History of the Avery-Copp House
The Avery Copp House was built c.1800 by Rufus Avery, right next door to his own home. It served as the home of his two sons and their wives, and was later sold to a cousin named Latham Avery. Latham Avery had gone to sea as a young man and after a successful career as a merchant seaman he returned to his hometown of Groton to marry and raise a family.
One of his daughters, Mary Jane Avery Ramsdell, inherited the house and Victorianized it in the 1860s. She did not have children, and the house was passed on to her niece, Betsey Avery Copp. Betsey and Belton Copp came to live here in 1895 with their three children, Allyn, Emily, and Joe.
Joe Copp took over the responsibility for the house after his parents died in 1930. Joe kept the house virtually unchanged. He left it as his parents had it, taking nothing out and bringing very little in. His Yankee frugality and his sentimentality for the past kept the house as a “time capsule” that reflected daily life of the family prior to 1930.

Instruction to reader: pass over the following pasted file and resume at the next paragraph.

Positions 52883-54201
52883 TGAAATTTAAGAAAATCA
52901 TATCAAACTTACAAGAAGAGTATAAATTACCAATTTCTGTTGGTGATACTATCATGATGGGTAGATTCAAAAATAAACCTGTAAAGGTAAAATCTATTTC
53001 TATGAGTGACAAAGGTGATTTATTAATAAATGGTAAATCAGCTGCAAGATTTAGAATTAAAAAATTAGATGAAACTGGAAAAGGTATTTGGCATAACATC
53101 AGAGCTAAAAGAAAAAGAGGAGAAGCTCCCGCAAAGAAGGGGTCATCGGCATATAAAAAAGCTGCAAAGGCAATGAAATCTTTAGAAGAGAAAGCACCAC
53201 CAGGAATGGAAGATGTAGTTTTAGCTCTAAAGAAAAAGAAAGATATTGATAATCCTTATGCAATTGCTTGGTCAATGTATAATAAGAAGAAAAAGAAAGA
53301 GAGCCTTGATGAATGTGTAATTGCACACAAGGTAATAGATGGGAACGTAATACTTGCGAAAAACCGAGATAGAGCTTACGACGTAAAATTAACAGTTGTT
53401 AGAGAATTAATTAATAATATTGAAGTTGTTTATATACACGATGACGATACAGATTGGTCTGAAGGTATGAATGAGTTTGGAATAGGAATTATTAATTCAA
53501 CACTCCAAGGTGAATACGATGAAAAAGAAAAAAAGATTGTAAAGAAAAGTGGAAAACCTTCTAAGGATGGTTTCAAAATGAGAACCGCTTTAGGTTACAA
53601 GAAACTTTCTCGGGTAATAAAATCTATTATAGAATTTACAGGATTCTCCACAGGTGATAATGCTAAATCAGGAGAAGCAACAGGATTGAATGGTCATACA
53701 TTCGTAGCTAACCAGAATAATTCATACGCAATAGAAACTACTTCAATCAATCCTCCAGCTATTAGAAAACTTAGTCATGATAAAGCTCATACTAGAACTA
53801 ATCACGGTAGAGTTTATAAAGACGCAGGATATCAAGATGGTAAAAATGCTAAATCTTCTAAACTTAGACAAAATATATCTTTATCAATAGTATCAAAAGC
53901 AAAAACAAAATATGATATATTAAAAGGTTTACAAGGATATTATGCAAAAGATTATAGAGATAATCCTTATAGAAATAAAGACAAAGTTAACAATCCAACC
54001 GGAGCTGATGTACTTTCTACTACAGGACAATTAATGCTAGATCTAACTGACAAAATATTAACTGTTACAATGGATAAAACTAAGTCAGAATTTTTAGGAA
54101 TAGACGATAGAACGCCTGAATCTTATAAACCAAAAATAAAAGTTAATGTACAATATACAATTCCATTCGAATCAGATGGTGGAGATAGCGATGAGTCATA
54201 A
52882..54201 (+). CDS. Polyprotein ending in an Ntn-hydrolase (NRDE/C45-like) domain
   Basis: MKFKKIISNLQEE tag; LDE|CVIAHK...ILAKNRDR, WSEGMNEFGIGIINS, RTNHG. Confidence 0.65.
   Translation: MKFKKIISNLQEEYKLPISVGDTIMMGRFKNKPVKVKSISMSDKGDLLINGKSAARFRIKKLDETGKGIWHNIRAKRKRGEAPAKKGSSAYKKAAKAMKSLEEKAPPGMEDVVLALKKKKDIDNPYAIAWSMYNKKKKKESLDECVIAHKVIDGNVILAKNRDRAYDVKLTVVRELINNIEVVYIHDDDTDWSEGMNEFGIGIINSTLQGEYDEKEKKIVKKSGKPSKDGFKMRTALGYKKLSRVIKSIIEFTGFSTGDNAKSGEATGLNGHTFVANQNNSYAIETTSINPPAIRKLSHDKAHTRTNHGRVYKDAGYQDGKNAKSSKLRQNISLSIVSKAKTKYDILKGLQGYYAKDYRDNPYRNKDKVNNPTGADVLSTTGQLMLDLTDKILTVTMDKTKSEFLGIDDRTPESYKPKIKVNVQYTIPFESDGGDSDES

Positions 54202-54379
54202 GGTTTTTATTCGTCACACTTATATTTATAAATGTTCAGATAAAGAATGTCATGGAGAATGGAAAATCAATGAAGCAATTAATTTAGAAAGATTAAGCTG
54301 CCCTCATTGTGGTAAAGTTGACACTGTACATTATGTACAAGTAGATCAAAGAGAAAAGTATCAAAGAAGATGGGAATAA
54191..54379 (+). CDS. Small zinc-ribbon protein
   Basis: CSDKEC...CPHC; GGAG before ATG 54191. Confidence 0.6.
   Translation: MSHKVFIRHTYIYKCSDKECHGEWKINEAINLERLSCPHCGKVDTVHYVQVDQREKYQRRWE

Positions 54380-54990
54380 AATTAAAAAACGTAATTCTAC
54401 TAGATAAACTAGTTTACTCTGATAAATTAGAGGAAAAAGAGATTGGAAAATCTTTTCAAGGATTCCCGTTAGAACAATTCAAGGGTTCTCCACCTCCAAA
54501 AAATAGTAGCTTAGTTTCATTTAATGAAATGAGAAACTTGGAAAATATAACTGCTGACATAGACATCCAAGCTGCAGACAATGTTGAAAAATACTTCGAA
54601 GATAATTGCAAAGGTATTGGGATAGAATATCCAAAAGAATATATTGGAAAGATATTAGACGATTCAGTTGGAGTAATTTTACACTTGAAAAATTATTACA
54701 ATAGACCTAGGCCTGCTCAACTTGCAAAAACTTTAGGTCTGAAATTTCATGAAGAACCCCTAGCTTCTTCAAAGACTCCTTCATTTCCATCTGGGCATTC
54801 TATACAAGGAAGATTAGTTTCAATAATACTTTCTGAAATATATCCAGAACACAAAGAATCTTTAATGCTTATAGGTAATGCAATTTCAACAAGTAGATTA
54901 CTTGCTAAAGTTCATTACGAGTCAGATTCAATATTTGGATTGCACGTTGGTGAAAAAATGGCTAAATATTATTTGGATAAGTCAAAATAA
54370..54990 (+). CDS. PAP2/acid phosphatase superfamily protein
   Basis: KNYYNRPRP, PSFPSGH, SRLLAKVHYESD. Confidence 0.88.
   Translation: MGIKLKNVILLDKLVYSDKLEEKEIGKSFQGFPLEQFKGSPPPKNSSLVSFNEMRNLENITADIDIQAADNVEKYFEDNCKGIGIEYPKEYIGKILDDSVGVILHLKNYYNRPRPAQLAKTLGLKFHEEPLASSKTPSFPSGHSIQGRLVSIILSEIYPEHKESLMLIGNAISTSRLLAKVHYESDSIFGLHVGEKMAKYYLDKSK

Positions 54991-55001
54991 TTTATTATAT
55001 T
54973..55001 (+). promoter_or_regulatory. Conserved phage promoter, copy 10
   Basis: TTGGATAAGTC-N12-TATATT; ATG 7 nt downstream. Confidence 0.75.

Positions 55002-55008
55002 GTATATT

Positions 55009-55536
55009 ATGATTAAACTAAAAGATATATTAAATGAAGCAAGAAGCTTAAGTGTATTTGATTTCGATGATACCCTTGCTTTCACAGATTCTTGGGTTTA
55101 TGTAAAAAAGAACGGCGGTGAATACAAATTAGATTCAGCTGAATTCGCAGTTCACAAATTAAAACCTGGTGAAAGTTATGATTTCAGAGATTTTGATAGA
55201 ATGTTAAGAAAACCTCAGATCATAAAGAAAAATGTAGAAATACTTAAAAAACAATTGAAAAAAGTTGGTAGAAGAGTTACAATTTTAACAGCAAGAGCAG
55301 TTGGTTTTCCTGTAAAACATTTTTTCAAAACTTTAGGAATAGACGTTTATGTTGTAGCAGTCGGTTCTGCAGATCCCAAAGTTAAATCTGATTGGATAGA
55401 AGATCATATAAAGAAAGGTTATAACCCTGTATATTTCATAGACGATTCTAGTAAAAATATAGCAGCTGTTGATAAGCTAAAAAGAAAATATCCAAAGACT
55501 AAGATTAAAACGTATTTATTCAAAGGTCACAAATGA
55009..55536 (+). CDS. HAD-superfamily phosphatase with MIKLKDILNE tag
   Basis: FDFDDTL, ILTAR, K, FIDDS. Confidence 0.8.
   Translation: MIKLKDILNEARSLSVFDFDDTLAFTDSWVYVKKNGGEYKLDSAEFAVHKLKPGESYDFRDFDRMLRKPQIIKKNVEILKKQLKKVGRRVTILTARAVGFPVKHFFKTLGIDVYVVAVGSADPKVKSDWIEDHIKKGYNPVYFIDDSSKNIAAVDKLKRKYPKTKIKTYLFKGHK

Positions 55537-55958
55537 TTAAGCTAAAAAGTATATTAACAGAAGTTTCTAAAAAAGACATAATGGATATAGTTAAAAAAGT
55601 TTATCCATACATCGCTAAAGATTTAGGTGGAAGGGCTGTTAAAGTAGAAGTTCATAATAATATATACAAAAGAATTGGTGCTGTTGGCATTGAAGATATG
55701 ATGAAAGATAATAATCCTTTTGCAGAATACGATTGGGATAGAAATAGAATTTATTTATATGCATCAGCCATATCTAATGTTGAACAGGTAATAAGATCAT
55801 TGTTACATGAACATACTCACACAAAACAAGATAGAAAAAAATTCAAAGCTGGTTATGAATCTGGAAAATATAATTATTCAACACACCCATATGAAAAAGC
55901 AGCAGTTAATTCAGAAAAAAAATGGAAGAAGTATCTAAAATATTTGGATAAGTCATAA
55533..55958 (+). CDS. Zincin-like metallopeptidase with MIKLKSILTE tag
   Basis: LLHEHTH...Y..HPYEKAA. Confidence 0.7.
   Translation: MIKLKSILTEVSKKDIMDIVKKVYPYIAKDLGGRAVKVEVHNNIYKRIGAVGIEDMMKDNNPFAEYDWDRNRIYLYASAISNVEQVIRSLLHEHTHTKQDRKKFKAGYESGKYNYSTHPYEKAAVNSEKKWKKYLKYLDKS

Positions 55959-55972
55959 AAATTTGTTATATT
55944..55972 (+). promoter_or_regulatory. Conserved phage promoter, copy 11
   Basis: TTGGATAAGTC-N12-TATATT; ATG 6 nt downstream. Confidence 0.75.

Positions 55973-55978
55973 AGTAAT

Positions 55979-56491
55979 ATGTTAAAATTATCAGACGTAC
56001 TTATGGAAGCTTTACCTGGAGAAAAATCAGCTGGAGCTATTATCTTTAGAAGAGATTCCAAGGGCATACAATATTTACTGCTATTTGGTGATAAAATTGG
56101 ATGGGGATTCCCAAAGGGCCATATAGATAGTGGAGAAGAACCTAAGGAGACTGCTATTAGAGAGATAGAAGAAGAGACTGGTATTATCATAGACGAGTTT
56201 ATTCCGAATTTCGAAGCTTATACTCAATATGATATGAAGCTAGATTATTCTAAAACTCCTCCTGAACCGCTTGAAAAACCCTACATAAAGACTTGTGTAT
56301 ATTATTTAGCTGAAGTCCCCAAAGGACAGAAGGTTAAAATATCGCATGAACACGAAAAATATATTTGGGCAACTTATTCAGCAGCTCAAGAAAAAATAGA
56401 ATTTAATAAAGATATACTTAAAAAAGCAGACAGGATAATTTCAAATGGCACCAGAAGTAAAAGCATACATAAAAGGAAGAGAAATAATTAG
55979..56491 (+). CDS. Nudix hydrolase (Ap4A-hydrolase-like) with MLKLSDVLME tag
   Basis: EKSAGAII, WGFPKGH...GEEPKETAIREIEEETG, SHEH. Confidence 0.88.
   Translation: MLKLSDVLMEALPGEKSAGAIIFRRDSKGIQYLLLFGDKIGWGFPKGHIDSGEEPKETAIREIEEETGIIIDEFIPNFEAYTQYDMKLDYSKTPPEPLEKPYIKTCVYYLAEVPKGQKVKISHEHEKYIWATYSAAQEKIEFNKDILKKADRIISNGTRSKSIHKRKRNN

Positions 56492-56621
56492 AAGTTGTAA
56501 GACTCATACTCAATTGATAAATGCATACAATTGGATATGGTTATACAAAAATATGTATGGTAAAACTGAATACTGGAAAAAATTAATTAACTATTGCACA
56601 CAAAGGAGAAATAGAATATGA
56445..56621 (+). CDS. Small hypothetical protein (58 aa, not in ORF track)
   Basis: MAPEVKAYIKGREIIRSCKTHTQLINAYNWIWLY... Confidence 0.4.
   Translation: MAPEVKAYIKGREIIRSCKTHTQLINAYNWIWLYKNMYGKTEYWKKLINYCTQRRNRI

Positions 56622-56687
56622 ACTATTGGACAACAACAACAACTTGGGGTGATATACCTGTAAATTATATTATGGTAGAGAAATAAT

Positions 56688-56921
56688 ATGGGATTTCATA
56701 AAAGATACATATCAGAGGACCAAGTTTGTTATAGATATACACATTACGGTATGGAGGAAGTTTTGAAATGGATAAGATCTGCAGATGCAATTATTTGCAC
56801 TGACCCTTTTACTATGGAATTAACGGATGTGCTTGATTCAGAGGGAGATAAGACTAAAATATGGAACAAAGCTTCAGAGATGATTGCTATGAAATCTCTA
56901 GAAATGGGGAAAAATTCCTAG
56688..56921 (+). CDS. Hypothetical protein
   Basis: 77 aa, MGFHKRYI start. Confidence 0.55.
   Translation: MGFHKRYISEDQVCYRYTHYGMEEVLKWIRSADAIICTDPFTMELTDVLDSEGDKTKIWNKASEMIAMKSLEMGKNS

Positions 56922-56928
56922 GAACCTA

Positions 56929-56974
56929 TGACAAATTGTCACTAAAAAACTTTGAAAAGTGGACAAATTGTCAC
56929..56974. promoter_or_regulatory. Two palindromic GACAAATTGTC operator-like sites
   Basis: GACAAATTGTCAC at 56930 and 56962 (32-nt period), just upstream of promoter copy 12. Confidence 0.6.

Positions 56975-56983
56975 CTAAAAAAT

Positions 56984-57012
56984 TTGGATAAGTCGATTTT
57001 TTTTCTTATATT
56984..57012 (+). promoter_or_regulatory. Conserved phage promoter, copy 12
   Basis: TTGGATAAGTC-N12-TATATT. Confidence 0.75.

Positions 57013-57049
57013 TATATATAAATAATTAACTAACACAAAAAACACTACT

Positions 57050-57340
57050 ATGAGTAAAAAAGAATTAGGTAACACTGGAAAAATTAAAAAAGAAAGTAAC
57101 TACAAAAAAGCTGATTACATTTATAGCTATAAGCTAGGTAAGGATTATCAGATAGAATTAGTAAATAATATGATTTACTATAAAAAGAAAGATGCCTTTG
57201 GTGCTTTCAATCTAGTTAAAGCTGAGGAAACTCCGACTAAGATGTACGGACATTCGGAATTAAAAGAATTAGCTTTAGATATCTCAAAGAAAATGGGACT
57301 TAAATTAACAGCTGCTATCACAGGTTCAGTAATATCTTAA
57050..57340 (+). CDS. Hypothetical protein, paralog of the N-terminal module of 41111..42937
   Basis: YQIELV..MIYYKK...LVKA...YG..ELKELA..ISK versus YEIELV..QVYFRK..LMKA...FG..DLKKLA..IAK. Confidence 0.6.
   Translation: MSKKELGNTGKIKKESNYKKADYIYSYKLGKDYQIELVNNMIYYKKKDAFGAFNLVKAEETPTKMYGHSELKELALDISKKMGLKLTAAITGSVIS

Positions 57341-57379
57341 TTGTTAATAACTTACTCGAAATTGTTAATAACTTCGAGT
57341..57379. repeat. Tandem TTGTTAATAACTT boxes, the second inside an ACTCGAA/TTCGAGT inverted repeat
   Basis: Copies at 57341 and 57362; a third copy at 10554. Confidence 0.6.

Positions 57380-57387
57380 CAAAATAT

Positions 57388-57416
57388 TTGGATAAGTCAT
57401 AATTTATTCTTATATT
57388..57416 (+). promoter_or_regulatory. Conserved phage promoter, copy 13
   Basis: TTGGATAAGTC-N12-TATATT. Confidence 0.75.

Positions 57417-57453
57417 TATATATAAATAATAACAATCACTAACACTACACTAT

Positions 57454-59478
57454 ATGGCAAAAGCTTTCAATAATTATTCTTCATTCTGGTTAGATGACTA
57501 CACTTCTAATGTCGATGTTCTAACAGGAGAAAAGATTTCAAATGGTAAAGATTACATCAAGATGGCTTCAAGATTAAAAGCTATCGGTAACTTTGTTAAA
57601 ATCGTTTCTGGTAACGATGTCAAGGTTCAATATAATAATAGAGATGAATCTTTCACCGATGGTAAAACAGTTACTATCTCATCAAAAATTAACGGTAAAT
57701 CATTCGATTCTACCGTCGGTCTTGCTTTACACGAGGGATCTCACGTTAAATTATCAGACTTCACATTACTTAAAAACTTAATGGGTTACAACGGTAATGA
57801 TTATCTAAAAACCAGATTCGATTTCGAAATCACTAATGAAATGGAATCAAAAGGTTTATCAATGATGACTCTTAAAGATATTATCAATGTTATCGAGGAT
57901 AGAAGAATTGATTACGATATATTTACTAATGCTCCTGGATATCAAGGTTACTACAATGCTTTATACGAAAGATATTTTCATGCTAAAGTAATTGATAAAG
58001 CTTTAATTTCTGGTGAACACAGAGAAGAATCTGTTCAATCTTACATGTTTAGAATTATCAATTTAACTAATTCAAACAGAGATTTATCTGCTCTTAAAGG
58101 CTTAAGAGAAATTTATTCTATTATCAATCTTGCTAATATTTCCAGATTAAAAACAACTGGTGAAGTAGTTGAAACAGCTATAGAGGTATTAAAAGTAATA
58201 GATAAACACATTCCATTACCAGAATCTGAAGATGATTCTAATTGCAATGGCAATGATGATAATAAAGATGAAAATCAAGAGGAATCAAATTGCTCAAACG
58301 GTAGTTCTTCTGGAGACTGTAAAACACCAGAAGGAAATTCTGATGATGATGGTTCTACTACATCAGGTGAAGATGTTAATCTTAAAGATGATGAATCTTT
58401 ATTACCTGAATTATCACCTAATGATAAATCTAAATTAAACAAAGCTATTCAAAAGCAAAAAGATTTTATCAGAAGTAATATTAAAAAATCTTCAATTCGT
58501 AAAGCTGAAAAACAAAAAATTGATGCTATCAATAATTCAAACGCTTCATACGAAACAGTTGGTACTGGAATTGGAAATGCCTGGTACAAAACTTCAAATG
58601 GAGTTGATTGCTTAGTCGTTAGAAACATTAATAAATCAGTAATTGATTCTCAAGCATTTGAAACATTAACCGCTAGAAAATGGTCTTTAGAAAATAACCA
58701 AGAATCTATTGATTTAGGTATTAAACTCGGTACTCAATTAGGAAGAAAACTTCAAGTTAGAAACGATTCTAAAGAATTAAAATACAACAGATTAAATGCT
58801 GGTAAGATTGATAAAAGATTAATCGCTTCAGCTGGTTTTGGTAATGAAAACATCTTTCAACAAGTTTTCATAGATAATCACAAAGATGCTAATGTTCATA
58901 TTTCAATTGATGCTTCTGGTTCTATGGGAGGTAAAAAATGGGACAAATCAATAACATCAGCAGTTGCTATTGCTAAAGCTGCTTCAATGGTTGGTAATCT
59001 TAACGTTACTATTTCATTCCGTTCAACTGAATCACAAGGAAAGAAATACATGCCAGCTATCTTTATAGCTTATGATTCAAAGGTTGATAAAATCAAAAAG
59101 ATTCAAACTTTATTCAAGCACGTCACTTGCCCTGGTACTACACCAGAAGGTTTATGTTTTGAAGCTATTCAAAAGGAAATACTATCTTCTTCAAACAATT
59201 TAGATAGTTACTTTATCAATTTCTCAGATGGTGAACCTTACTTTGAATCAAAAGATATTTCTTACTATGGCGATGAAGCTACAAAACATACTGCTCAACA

Joe Copp died in 1991, at the age of 101. His nieces and nephews who inherited the house recognized the importance of preserving this unique example of Groton’s History
Our Purpose is to engage the public in learning about history of Groton through the study of domestic life as it was experienced in this house and the surrounding community.
The Vision of the Avery-Copp Museum is to be an integral part of the historic fabric of the region through the preservation, documentation and curation of the Avery-Copp family collection, the development and operation of a living history museum, and by serving as a community resource for programs, events and research. The Avery-Copp Museum endeavors to be recognized as a prominent historic destination through its work and through a successful collaboration with regional historical organizations.
Shawn Hoar, President
Bruce Avery, Vice President
Elizabeth Carnes, Secretary
Gerry Keeler, Treasurer